Flowers are blooming and herbs are thriving: the season of harvesting edible plants from the wild or your garden has begun, and there are many ways to take advantage of their flavors and fragrances. These 10 DIY spring recipes include sweet syrups, infused honey, tea and wine as well as vinegars and tonics. If you’re wildcrafting ingredients, be sure to pick them only in areas away from roads that you’re certain haven’t been sprayed with chemicals.
Dandelions are considered a major pest by homeowners obsessed with flawless lawns due to their tenacity and deep taproots. But these fast-spreading yellow blooms can not only be eaten in salads (flowers and leaves) or be made into coffee (the roasted root), they can also be brewed into a delicious pale yellow wine. They’re rich in calcium, vitamins A and C, iron and liver detoxifiers.
In early spring, these little purple flowers begin to pop up in the grass, offering a very delicate but distinctive flavor that can be preserved in the form of syrup. This syrup recipe from Lavender and Lovage is very easy to make and can be added to beverages, baked goods or icings and buttercream for cakes.
Spring Tonic Vinegar
From Mountain Rose Herbs, a respected source of herbs and supplies for all sorts of healthy and organic endeavors, comes this wonderful Spring Tonic Vinegar, a nutrient-dense draught that will help cleanse away impurities from the excesses of winter. Many of the ingredients can be wildcrafted, like the dandelion and nettle leaf, or you can get them from Mountain Rose Herbs.
Make use of the bounty of spring strawberries now, and you’ll have an amazingly delicious homemade wine ready to drink just in time for the height of summer. This recipe from The Luxury Spot uses 7 pounds of fresh strawberries, along with a bit of lemon juice and sugar, fermenting the ingredients into wine over a period of about three months.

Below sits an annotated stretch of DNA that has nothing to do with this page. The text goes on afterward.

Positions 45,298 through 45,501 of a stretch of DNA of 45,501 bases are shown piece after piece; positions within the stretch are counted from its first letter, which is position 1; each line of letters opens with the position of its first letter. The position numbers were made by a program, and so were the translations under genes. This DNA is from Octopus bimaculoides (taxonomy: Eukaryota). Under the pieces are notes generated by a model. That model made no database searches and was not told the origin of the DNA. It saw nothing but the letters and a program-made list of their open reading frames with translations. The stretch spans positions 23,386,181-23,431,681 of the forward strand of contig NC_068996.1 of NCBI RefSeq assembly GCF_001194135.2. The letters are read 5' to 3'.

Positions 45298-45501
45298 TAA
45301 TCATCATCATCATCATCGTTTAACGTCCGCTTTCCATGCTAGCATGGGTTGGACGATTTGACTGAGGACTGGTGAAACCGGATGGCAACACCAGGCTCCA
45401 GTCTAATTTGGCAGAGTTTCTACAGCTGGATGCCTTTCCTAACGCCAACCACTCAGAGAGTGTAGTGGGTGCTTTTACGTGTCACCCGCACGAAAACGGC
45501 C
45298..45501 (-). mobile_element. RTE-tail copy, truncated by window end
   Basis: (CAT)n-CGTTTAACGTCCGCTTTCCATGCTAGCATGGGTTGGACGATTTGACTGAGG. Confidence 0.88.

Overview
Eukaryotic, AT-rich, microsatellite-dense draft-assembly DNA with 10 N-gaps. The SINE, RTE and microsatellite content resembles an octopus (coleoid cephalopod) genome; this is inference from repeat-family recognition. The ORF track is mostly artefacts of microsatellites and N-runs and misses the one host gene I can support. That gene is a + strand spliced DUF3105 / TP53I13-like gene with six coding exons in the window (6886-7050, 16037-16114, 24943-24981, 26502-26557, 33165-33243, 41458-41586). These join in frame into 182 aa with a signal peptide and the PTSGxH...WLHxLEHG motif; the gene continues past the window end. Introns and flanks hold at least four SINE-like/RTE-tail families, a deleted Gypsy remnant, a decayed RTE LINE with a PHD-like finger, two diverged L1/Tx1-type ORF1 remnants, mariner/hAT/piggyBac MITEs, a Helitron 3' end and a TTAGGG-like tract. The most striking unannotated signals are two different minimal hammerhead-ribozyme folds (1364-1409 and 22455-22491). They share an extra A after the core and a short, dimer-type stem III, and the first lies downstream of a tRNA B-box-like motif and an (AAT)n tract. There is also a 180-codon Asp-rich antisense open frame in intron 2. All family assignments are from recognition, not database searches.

Spring Cleansing Herbal Tea
This gentle detox tea combines lemon balm, calendula, dandelion, jasmine, red clover, rose and lavender for an extremely flavorful floral beverage that’s healthy and comforting. You can gather some of the ingredients, like the clover and dandelion, from your yard, and get the rest at organic floral shops or online.
Depending on where you live, you can probably walk out into your yard or a wild patch of grass near your workplace and find a patch of chickweed. Generally considered a weed, this plant is actually medicine and food, loaded with vitamins A, B, D and C as well as iron, calcium and potassium. Vinegar extracts and preserves all of these nutrients. Chickweed vinegar is very easy to make, and can be used as a salad dressing or taken a shot at a time as a health tonic (it’s particularly helpful for allergies.)
Maybe you don’t want to accidentally brush up against a stinging nettle plant, but you do want to eat it. That may sound contradictory, but once this plant – which is covered in thousands of tiny stinging fibers – is cooked, it’s not only harmless, but extremely good for you. Nettle is very rich in minerals like magnesium and calcium as well as anti-inflammatory substances and phytonutrients. This infusion from Nourished Kitchen adds mint and red clover for even more health benefits and flavor.
You can infuse raw honey with just about any herb or edible flower you like simply by covering clean, dry plant matter with the honey and letting it sit for at least two weeks. Chamomile pairs especially well with the honey’s natural flavor, and it’s a relaxing addition to tea. Get the recipe at My Humble Kitchen.
In mid- to late-spring, the sweet scent of honeysuckle begins to waft through the air, heralding the coming of summer. Capture its essence with raw honey and a pint of brandy in honeysuckle elixir, which is really simple to make. The recipe is at Bear Medicine Herbals (image via wikimedia commons).
Chive Blossom Vinegar
Chives produce small puffs of purple flowers in late May to early June, and they carry a faint flavor and scent of green onions. Steeping them in vinegar produces a tasty, pretty pale purple infusion. Learn more at Food in Jars.